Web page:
Canadian suspect in Cynk stock fraud surrenders to U.S.
By Nate Raymond
NEW YORK Aug 31 (Reuters) - A Canadian citizen has surrendered to U.S. authorities in connection with a $300 million penny-stock manipulation fraud that prosecutors say drove the market value of little-known Cynk Technology Corp past $6 billion.
Philip Kueber, who authorities say lived in California and Belize, is expected to appear in federal court in Brooklyn, New York, on Tuesday after pleading not guilty last week to charges including securities fraud, his lawyer said Monday.
He was charged in a July 31 indictment that added him to a pre-existing case over a massive offshore stock fraud that authorities allege was run by a group controlled by Gregg Mulholland, a U.S.-Canadian citizen arrested in June.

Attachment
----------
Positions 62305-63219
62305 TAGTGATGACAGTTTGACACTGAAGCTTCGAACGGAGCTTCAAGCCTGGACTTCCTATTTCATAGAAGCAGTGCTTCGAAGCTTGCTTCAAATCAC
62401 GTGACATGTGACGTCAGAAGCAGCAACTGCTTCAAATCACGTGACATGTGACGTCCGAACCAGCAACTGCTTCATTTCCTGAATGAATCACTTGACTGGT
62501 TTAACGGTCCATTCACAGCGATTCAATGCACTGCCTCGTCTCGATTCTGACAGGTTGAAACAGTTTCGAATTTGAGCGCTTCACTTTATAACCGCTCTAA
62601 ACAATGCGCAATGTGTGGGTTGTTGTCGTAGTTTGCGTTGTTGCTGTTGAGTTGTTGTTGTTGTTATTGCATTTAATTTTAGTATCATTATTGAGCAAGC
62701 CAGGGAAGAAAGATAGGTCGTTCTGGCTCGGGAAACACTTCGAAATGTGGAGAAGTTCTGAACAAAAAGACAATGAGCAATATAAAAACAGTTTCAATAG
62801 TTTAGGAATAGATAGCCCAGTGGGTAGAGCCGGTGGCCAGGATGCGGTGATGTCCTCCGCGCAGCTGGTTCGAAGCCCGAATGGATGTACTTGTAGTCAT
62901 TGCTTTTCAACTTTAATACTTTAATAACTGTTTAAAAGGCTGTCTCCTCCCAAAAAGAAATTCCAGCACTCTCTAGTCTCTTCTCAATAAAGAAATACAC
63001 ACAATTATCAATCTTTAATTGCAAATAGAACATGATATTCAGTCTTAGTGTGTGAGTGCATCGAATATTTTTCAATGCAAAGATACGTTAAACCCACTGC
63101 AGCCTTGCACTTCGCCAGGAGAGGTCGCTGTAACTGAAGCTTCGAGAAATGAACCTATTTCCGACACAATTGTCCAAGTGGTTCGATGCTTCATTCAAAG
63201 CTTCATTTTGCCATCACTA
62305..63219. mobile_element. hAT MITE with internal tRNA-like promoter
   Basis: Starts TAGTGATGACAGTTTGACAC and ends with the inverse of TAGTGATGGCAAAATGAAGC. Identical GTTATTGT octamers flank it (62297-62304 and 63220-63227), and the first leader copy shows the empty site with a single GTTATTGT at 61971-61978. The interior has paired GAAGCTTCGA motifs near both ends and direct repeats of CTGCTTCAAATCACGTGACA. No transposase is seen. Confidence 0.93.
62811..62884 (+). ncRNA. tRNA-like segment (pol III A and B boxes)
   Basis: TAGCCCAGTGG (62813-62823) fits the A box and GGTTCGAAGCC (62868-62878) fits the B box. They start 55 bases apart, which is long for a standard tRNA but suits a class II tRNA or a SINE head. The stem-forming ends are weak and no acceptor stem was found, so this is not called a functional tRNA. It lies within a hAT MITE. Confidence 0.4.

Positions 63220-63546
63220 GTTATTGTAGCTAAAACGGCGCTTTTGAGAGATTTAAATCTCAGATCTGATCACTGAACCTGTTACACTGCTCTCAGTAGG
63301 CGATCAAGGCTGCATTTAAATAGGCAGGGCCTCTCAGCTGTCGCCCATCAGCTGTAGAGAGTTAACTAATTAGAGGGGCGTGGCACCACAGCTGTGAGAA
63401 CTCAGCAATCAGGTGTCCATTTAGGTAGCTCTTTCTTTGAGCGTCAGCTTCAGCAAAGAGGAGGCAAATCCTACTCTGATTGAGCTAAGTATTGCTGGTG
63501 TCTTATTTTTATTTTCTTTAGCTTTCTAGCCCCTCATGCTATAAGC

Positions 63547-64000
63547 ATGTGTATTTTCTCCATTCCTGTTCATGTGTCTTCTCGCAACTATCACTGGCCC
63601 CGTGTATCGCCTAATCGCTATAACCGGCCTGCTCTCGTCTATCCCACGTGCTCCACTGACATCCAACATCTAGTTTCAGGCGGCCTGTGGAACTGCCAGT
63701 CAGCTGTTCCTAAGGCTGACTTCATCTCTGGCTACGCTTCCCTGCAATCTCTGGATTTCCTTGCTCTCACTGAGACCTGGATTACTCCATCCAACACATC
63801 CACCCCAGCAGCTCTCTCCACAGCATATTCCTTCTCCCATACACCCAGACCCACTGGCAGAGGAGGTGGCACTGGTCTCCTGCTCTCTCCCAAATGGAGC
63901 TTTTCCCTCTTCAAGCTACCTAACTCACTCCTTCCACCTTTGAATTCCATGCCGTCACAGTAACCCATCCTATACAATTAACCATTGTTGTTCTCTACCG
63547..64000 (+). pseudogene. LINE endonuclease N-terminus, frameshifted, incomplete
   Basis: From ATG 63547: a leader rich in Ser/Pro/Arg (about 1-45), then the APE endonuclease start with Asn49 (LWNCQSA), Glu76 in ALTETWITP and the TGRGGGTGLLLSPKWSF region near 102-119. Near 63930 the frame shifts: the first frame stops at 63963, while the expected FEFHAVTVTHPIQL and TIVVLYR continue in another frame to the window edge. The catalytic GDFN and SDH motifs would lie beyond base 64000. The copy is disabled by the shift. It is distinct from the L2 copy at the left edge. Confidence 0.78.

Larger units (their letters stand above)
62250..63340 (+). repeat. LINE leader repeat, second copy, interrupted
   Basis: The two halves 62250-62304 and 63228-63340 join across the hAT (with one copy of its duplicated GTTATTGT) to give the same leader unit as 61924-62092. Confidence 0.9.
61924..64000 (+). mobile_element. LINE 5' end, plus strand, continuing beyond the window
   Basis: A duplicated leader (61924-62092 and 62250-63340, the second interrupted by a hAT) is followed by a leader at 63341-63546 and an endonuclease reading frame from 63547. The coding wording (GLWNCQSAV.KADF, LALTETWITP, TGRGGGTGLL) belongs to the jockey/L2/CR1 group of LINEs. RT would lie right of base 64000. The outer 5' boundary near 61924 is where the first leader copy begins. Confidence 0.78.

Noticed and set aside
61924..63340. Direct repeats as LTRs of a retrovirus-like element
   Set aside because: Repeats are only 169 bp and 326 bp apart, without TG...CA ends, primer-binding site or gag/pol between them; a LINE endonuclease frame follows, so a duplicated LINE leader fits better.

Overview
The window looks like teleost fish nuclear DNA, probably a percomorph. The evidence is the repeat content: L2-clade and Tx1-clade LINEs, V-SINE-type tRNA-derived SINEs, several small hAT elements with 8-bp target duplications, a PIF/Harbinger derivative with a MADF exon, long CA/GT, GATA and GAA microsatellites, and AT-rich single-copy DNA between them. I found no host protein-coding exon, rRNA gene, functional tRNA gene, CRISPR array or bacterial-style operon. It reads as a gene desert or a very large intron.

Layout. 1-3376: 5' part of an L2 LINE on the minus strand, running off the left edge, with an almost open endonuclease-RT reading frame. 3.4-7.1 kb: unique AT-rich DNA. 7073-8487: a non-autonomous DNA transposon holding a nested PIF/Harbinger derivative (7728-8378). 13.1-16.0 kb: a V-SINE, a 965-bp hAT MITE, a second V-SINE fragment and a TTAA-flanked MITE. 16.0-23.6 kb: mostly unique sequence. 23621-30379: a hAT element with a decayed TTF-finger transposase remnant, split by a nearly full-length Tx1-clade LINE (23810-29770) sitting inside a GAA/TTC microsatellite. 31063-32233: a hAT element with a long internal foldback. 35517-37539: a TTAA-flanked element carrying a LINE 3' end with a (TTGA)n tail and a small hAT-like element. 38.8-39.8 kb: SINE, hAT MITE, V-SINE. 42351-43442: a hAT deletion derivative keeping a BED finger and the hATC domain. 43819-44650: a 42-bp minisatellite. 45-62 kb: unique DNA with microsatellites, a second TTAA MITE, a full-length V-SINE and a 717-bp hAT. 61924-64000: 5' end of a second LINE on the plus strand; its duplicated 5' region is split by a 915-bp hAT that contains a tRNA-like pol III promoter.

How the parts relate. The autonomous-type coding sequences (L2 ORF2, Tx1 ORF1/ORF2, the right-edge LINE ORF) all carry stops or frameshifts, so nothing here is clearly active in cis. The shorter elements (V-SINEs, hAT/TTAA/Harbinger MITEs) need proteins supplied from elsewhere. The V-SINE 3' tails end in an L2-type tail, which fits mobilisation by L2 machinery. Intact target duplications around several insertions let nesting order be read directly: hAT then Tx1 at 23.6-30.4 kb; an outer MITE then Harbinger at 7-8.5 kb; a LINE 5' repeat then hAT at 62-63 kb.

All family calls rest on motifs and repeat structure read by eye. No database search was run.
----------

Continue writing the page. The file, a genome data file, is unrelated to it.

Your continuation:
"As soon as he found about it, he made arrangements to surrender, which he did," said Stanley Greenberg, Kueber's lawyer. "We will deal with the legal issues in court."
Kueber was released on Aug. 24 on a $150,000 bond.
Two other men, Mulholland and Robert Bandfield, who authorities say operated a business in Belize that helped clients carry out stock manipulation schemes, are being held pending trial and have pleaded not guilty.
Six other defendants have been charged but have not appeared in U.S. court.
U.S. regulators in July 2014 suspended trading in Cynk, a social media company with no revenue or assets, after its share price soared without explanation to $21.95 from 6 cents in less than a month. Continued...